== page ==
The Green Party is calling for a $1 billion environment package to create nature-based jobs to help New Zealand recover from the economic impact of COVID-19.
The package, announced on Sunday, is designed to create an estimated 7000 jobs, particularly in regions that have been hit hard economically by the virus.
It comes after last week's proposal by the Green Party of a $9 billion high-speed rail project that would connect key provincial centres with Auckland, Wellington and Christchurch.
Green Party co-leader Marama Davidson says the nature-based package puts people, the climate and nature first.
"An economic response fit for the long-term challenges we face as a nation means investing in nature as Aotearoa's essential infrastructure.
"This will make sure generations now and in the future have healthy streams and rivers. It ensures native birds and wildlife are thriving, and wetlands and bush are regenerated."
The $1 billion package over three years would scale up investment in people and nature, and it would also support local communities, iwi, businesses, NGOs, councils and DoC to employ thousands of people in environmental roles.
Green Party environment spokesperson Eugenie Sage told Newshub the proposal will not only help with job creation in the short-term, but there are also long-term benefits too.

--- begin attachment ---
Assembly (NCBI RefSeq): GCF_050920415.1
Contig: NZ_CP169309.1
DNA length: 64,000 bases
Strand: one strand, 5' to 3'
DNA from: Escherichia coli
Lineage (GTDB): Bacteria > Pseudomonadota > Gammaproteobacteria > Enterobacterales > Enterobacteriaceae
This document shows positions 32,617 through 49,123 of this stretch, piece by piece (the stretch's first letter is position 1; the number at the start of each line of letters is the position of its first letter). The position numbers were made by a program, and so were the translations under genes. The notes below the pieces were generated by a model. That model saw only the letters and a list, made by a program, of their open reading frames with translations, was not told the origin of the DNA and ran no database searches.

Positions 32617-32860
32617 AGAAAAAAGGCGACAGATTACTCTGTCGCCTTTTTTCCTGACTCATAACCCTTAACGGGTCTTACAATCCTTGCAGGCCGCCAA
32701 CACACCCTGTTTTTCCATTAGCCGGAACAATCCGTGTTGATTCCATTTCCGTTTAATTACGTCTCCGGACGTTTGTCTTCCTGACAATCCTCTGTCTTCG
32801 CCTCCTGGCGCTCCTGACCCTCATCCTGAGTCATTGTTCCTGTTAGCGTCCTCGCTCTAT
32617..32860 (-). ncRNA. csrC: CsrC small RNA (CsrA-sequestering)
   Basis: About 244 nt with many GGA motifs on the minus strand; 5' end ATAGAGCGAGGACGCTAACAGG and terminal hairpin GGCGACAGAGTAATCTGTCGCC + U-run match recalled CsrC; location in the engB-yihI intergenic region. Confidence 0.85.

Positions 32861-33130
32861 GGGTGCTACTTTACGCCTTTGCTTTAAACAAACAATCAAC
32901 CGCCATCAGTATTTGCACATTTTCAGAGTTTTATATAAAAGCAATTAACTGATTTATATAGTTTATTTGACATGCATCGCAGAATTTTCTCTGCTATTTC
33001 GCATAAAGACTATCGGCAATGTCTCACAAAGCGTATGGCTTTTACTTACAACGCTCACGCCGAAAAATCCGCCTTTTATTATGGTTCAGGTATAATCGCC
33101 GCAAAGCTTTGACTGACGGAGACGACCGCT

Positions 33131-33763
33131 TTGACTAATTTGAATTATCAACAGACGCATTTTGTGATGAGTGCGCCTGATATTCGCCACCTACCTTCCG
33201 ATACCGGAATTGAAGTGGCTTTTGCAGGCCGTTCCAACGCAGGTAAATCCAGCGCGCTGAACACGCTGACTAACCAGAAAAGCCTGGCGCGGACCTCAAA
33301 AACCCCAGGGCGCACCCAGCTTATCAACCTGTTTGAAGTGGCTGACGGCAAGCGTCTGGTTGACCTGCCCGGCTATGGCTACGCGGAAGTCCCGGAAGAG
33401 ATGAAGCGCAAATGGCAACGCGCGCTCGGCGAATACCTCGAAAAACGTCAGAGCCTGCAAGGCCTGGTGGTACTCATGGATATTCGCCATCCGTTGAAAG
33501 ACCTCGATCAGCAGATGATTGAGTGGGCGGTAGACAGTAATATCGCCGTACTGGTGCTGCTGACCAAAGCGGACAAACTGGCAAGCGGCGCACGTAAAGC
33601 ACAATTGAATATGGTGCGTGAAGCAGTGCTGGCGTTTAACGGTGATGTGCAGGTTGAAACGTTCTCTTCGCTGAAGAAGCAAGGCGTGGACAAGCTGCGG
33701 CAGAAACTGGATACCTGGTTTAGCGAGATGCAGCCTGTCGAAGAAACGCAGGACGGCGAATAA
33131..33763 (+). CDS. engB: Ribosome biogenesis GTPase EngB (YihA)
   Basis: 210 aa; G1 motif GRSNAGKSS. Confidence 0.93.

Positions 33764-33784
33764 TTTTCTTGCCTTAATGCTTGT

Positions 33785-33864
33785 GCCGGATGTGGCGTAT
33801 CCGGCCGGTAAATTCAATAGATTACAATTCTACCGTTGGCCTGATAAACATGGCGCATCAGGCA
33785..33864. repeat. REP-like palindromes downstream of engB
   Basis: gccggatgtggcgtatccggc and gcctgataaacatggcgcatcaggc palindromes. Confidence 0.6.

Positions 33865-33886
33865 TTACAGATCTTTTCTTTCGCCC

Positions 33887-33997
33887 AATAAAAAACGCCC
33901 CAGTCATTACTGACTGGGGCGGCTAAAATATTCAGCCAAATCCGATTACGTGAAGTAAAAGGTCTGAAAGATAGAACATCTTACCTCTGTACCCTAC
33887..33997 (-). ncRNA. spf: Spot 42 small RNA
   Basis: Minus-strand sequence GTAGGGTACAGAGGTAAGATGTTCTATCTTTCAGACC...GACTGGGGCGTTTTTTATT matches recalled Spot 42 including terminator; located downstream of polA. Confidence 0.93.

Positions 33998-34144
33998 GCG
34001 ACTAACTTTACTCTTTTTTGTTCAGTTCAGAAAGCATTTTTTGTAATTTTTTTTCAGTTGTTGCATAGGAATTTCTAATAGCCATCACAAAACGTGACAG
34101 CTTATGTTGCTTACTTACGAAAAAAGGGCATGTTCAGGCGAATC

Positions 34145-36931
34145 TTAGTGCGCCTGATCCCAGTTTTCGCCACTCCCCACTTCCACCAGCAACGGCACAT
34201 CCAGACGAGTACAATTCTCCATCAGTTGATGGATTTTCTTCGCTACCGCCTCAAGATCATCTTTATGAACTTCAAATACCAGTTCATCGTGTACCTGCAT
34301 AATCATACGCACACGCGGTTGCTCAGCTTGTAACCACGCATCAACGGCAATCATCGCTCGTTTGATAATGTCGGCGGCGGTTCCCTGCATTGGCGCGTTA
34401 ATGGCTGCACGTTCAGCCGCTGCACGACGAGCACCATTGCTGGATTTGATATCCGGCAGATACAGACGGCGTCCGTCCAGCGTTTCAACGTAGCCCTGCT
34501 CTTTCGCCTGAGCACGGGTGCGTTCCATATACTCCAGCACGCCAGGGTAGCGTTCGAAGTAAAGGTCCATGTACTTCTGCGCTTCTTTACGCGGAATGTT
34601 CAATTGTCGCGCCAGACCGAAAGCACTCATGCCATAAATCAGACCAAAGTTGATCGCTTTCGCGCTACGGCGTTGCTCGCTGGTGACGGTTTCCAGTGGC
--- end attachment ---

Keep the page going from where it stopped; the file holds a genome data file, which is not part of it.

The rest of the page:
"This proposal will make sure generations now and in the future have healthy streams and rivers, healthy forests, that pests and weeds are controlled, and our natural areas are thriving."
She says nature-based jobs can start relatively quickly and they make use of skilled people in regions such as Queenstown who have lost their jobs. These jobs would include more native plant nurseries growing seedlings, farmers restoring and looking after rivers, and large-scale pest and weed control.
"We've got a real opportunity with the economic response package to COVID to invest in people, the planet and protecting the environment, and that creates a better future for Aotearoa New Zealand," Sage says.
She says investing in nature-based jobs can see more "meaningful" roles created more quickly than spending on big infrastructure such as new motorways.
"This investment creates thriving native forests and wetlands, assets that last centuries and suck carbon out of the atmosphere. It will avoid future pest control costs, better buffer coastal areas from sea-level rise and provide corridors for birds to come back to neighbourhoods."
Sage added the work opportunities are well-suited to people who have worked outdoors as tourist guides that are currently out of work, have people and project management skills or who want to quickly retrain for nature roles.